How to Buy Books for Opening a Bookstore

Many people still think of Amazon when they think about buying a book, but for true book lovers, nothing is more exciting than seeing a new bookstore opening around the corner. The smell of new books can be intoxicating, and nothing beats the texture of paper in your hands as you contemplate a purchase. (Old books can be intoxicating too, but the aroma, like a blend of autumn leaves with a dash of cinnamon, is completely different.) Of course, a sure-fire way of turning those smiles into frowns of consternation is a bookstore that doesn't yet have any books!

Before You Look for Book Suppliers

Before you begin purchasing books, it's important to determine your market. If you're selling used books, the process for getting inventory is quite different than a store selling new books. However, even within these two types of bookstores, there are niches. A general bookstore may sell fiction and nonfiction books in a variety of genres and subjects, but if you want to sell only first-edition detective mysteries, the choice is yours. Some common niches include:

  • Children's books  
  • Christian books
  • New age books
  • Textbooks  
  • Travel books

Another type of niche is discount books, or remainders. These books are often sold by the pound, and each box contains a variety of different titles that the publisher wants to clear out of their inventory. The majority are usually books that did not sell as well as the publisher hoped, or they may be books that are slightly damaged.

Bookstores can often buy remainders directly from publishers if they pay up front, in addition to going through a wholesaler. When buying discounted books, however, you won't be able to return any books you can't sell.

Getting New Books for Your Store

One of the first things new bookstore owners do is to contact the major publishers to inquire about setting up an account. In most cases, however, new stores can't buy books directly from publishers — at least not the major publishers. The publisher will refer you to a wholesaler or distributor. Publishers require volume, so unless you have a strong track record in sales, publishers will be reluctant to work with you, and if they do, they won't be able to give you the discounts they give to major resellers.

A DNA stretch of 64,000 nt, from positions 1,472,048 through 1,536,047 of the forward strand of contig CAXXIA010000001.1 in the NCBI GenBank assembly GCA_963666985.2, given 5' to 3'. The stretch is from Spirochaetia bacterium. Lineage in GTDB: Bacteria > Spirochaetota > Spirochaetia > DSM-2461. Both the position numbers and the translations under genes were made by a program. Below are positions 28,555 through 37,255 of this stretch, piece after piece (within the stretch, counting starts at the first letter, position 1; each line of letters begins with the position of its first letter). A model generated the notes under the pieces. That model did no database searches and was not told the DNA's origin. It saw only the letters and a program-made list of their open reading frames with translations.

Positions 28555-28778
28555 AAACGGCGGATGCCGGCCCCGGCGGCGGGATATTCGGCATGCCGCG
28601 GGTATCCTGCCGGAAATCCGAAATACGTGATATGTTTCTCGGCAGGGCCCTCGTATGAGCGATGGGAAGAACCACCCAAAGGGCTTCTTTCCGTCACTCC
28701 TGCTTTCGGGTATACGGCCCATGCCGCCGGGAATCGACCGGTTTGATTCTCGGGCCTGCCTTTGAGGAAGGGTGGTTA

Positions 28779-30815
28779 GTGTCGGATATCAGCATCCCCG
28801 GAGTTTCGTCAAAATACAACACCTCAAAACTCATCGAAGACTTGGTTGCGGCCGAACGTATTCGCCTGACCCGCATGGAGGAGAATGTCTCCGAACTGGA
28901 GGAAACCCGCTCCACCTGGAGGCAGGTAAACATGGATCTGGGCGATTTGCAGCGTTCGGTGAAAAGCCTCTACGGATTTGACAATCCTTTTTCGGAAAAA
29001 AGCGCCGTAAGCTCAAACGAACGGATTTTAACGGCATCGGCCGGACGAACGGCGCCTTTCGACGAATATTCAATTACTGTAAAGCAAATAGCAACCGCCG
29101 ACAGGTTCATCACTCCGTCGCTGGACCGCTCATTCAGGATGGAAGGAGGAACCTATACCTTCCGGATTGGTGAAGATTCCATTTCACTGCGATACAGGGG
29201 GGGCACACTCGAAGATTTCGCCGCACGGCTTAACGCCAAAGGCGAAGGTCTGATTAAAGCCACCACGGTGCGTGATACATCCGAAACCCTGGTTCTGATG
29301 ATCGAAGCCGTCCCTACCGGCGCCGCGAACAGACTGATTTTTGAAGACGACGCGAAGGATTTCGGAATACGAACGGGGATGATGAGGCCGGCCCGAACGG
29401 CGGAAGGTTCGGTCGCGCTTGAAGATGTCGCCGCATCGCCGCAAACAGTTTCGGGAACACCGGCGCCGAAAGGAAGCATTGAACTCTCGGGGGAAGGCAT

Wholesalers and distributors, on the other hand, usually will be happy to work with you because that is their business model. They take books from the publishers and distribute them through independent bookstores.

Working With Wholesalers

High-volume bookstores and chains generally buy books directly from publishers and get discounts based on their volume. This is often anywhere between 50% and 60% of the book's list price. Wholesalers like Ingram get similar discounts from the publishers because of their volume, and they pass a portion of this discount down to the clients.

The typical discount an independent bookstore will get from Ingram for their books is 40% off list price. In the wholesale book business, this is called the "trade discount." They typically get the books at a 55% discount, and after taking 15% themselves, they pass the remaining discount on to you.

Provided that your application to work with Ingram is approved, you can expect free shipping for orders of 15 books or more. In most cases, books can be returned for a refund on your account if you don't sell them. However, you will usually have to pay for return shipping.

Stocking Up on Used Books

If you plan to sell used books, there are essentially two main methods of getting a good supply of used books for your store: auctions and book sales. For both, it's a good idea to start looking as soon as possible for any events within driving distance of your store. Colleges and schools are renowned for raising money through annual book sales. Alumni and members of the community donate their books to the school, which sells them at extremely modest prices over the course of a day or a few days.

Because you can get hundreds of titles and often for a dollar or two each, driving to another city for a charity book sale with a rented van may be a very good investment. Just get there early and be prepared to see other booksellers there who are also looking for fresh inventory. With auctions, you will have to ensure there will be enough books there to justify the trip. In either case, do your research beforehand.

Once you have a base inventory, consider buying used books from the public. Amazon and eBay would be worthwhile to check on a regular basis. Websites like AbeBooks and ThriftBooks are good for finding books you may be able to resell, particularly if a customer wants a specific title. They can also be good for selling your own stock, provided that you don't mind boxing and shipping them yourself.

References

About the Author

A published author, David Weedmark has advised businesses on technology, media and marketing for more than 20 years and used to teach computer science at Algonquin College. He is currently the owner of Mad Hat Labs, a web design and media consultancy business. David has written hundreds of articles for newspapers, magazines and websites including American Express, Samsung, Re/Max and the New York Times' About.com.